Probate and Trust Settlement

A number of factors may affect the settlement of an individual’s estate after his or her death, including the value of the estate at death, whether the person died testate (with a legally valid Will) or intestate (without a legally valid Will), whether the person’s assets are characterized as probate (passing under the provisions of a Will) or non-probate (passing under a beneficiary or other designation), and whether the client’s assets are held in a Trust.

I work with clients in all forms of estate and trust settlement, including probate of the Will of a deceased loved one or the proper settlement of a living trust. I seek to identify the most efficient and cost-effective means of properly and completely dealing with all the issues which arise in the estate or trust settlement.

I also represent clients in contested estate issues, such as petitioning the court to remove a Personal Representative for failing to fulfill his or her fiduciary duty, or challenging the validity of a will where the person who executed the will may have been incapacitated or acting under undue influence at the time of signing the will.

Medicaid and Long Term Care Planning

In 2009, approximately 9 million Americans over the age of 65 needed long term care services, and by 2020 this number is expected to exceed 12 million.

When you are planning ahead for the possible need for long term care services in the future, I will review and evaluate the plans you have made, or assist you in in creating new estate and disability plans which address the financial and personal challenges of the need for such care. I will educate you about Medicare benefits, long term care insurance, and the process and limitations of qualifying for Medicaid assistance.

When you are facing an immediate need for long term care services, I will assist you in evaluating your unique circumstances and determining the best course of action, including considering whether home care, an adult family home, assisted living, or a nursing home is the best place to receive such care, and how such care can be financed while considering ways to preserve some of your assets for a spouse or loved one. If appropriate, I will assist you in applying for Medicaid benefits.

Guardianship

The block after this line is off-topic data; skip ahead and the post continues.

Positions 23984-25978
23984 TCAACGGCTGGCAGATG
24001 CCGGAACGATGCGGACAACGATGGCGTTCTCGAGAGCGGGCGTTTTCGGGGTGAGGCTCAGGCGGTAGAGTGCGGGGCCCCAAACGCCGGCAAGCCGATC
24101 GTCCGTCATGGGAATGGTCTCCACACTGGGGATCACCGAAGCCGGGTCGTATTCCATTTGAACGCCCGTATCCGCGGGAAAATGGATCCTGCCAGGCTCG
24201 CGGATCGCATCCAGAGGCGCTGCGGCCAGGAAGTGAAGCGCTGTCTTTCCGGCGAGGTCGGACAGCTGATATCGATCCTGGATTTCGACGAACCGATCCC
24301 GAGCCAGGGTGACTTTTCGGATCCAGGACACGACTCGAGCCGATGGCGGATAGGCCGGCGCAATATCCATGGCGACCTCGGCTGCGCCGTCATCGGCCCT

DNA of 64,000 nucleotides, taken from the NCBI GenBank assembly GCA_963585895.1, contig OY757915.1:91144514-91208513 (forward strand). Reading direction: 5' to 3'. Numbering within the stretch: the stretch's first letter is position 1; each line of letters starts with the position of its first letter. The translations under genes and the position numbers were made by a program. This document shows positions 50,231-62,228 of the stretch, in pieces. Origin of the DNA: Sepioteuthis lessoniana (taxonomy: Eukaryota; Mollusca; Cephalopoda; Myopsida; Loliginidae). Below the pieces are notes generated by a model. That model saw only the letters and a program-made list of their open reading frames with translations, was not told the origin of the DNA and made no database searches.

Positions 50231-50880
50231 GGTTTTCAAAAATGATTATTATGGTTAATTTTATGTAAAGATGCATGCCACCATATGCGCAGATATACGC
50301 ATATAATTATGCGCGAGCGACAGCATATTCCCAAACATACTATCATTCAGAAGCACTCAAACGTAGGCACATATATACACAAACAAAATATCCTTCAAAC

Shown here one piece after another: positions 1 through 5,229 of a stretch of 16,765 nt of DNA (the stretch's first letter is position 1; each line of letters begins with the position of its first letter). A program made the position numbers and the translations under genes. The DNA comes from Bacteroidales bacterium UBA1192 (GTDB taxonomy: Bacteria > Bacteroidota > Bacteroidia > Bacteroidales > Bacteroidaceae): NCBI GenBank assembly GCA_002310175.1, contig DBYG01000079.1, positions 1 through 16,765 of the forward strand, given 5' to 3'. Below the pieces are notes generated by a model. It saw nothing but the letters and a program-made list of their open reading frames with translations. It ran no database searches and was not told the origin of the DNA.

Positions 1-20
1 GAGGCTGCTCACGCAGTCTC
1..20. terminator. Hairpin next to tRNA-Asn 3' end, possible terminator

When an individual becomes incapable of handling his or her own personal or financial affairs a guardianship may become necessary to protect him or her.

Guardianship is a court proceeding where the court determines whether an individual has become incapable of handling his or her own personal or financial affairs. If the court makes a determination that an individual is incapacitated, the court will appoint an individual or professional guardian to manage that person’s affairs. The court carefully analyzes the needs and abilities of the person, in light of the rights that are being taken away, and can tailor the guardianship by appointing a guardian of the person and/or the estate and limit the powers of such guardian. Once a guardian is appointed, the court oversees the guardianship and requires regular reports on the financial and personal status of the person.

I will assist you in evaluating the appropriateness of petitioning the court for guardianship in your particular circumstances, discuss possible alternatives to guardianship, and, if appropriate, assist you in establishing the guardianship and assist you in maintaining the guardianship if you are appointed guardian.

Valerie Ohlstrom: Attorney & Counselor At Law

The information contained on this website is intended for general informational purposes and should not be considered legal advice. Legal advice can only be given with a full understanding of a particular client’s facts and circumstances and an examination of all relevant personal documents already in existence; if you have specific legal questions you should consult a licensed attorney in your area. Use of this website does not create an attorney-client relationship of any kind between Valerie Ohlstrom and the user. The links found in this website are provided as a service to the user; Valerie Ohlstrom does not control the contents of these links nor warrant their accuracy, and they are not intended to be referrals to or endorsements of the linked entities.

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For all legal inquiries, please call Valerie at (425) 881-5251 or email Valerie through the Contact Page here.